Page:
Contraceptive Guidance May Help to Avoid Unplanned Pregnancies in Cystic Fibrosis Patients

Contraceptive Guidance May Help to Avoid Unplanned Pregnancies in Cystic Fibrosis Patients

Researchers from Perelman School of Medicine of the University of Pennsylvania concluded that women with cystic fibrosis (CF) require more contraceptive counseling. The results were presented in a poster entitled “Contraceptive Needs and Preferences in a Cohort of Women with Cystic Fibrosis” during the session of Contraceptive/Family Planning at 2015 American Congress of Obstetricians and Gynecologists Annual Clinical and Scientific Meeting in San Francisco, May 2-6, 2015.

CF is an inherited disease that causes thick and stick mucus leading to severe problems with breathing and bacterial infections in the lungs. This disease is common among white population in the United States, occurring in 1 in 2,500 to 3,500 white newborns. Until the 1960s, CF was a fatal disease of childhood and children often died before attending elementary school. Nowadays, improved treatments and management of the disease increase life expectancy and patients reach adulthood often living into 40s and beyond.

“As the median age of survival for women with cystic fibrosis rises, reproductive health is becoming increasingly important in this population,” said lead author Andrea H. Roe from the Hospital of the University of Pennsylvania. “While this once was not an issue, what we found is that participants in our study are sexually active, but contraceptive use is inadequate,” she added.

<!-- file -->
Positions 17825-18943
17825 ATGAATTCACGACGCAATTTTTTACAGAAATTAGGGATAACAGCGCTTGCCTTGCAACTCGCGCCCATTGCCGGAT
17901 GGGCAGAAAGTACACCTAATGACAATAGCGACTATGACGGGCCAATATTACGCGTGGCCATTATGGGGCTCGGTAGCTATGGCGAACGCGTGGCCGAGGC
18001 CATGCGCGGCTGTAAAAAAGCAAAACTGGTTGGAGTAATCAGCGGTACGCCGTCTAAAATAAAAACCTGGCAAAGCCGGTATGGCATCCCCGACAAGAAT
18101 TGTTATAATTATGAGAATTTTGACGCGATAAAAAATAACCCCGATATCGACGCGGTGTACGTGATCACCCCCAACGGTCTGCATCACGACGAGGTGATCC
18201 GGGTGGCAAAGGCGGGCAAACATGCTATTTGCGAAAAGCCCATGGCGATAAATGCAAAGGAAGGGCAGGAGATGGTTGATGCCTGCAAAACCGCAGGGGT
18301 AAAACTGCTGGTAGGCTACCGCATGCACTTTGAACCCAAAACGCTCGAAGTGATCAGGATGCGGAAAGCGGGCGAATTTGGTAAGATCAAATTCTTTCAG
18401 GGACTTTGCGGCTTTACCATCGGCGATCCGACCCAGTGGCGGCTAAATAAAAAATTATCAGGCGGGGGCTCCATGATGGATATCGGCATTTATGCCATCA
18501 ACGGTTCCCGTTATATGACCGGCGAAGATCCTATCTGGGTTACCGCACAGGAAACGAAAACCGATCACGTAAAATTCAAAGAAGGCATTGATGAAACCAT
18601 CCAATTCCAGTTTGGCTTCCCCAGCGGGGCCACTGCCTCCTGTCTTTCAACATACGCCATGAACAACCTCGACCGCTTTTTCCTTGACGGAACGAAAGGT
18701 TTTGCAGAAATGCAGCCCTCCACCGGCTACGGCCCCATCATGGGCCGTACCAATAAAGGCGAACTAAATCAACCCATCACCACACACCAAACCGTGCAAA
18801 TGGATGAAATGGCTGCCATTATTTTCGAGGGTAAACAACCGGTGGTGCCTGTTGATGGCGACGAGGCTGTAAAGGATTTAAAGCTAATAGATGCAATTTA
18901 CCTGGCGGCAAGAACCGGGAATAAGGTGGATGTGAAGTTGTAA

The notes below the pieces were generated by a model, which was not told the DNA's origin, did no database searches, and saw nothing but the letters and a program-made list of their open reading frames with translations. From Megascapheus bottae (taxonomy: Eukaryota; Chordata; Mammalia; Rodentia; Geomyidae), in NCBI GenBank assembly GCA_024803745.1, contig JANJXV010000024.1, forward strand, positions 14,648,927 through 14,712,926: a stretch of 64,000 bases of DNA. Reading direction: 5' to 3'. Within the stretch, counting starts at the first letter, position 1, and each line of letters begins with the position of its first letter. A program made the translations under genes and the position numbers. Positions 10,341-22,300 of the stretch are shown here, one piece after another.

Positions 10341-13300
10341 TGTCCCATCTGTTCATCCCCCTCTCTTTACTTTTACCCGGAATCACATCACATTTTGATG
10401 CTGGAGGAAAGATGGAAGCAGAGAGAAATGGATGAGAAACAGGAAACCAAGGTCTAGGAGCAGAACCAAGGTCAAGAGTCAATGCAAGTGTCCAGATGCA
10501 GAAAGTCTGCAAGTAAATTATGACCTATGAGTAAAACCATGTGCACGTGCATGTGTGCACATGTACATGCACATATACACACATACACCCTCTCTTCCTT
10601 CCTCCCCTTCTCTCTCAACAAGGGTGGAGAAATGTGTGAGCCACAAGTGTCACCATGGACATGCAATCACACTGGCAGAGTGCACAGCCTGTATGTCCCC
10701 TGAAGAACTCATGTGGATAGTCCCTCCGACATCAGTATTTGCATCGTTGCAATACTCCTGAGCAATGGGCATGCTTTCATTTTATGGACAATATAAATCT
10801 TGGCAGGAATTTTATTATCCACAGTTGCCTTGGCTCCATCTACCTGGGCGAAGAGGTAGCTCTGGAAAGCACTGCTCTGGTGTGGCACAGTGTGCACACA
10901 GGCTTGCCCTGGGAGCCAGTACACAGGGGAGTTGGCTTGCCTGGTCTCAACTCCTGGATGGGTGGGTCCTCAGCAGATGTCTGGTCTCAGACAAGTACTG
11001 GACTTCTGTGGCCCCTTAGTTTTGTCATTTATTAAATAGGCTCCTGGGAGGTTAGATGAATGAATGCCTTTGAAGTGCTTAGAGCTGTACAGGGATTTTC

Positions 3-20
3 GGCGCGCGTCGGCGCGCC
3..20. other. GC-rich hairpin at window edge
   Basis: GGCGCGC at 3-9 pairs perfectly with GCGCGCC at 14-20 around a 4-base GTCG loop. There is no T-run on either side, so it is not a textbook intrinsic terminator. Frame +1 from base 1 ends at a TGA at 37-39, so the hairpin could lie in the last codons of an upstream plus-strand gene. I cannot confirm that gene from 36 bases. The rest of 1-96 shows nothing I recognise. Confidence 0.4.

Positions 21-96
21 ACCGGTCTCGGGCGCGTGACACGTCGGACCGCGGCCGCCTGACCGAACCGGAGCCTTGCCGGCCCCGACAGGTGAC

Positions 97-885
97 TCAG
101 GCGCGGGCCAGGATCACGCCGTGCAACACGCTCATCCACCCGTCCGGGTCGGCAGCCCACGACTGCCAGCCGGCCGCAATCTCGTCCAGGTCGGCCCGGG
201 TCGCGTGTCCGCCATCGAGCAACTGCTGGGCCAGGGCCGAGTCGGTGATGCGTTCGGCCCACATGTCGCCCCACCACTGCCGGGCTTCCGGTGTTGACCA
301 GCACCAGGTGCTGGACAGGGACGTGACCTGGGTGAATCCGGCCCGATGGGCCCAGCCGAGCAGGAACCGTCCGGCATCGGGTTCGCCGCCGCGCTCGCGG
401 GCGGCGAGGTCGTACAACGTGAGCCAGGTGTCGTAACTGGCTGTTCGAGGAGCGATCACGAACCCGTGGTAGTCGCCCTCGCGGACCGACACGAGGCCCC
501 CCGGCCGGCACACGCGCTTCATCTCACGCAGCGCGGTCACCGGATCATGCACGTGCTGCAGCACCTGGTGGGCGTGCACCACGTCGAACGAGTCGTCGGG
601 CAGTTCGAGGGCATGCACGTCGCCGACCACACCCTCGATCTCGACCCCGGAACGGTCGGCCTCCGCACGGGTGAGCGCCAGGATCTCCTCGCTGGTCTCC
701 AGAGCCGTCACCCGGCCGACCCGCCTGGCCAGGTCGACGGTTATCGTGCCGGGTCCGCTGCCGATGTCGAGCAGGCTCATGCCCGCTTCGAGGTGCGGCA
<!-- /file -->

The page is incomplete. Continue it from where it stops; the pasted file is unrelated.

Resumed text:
The study recruited female patients between 18 and 45 years age in a total of 53 to assess reproductive health and quality of life.  83% of these women were sexually active but only 49% of them used contraception, compared to 65 percent of women in the general U.S. population. Women with more severe CF disease were less likely to use contraception. “With less than half reporting that they use contraception, there is clearly a significant unmet need for contraception in this population,” said senior author Courtney A. Schreiber who is also an associate professor of Obstetrics and Gynecology at Penn. “Participants said they prioritize effectiveness and ease of use in their contraceptive method. They also want to avoid side effects and diminished sexual enjoyment,” he added in a press release.

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Although 27% of the participants in the study had been pregnant, 22% of these pregnancies were terminated based on unplanned pregnancy or poor health.  “It’s important that physicians working with this population discuss these matters with them so that women with CF can avoid unintended pregnancy, especially in the context of a heritable disease that may be exacerbated by pregnancy. Pregnancy planning is important in the population,” concluded Schreiber.

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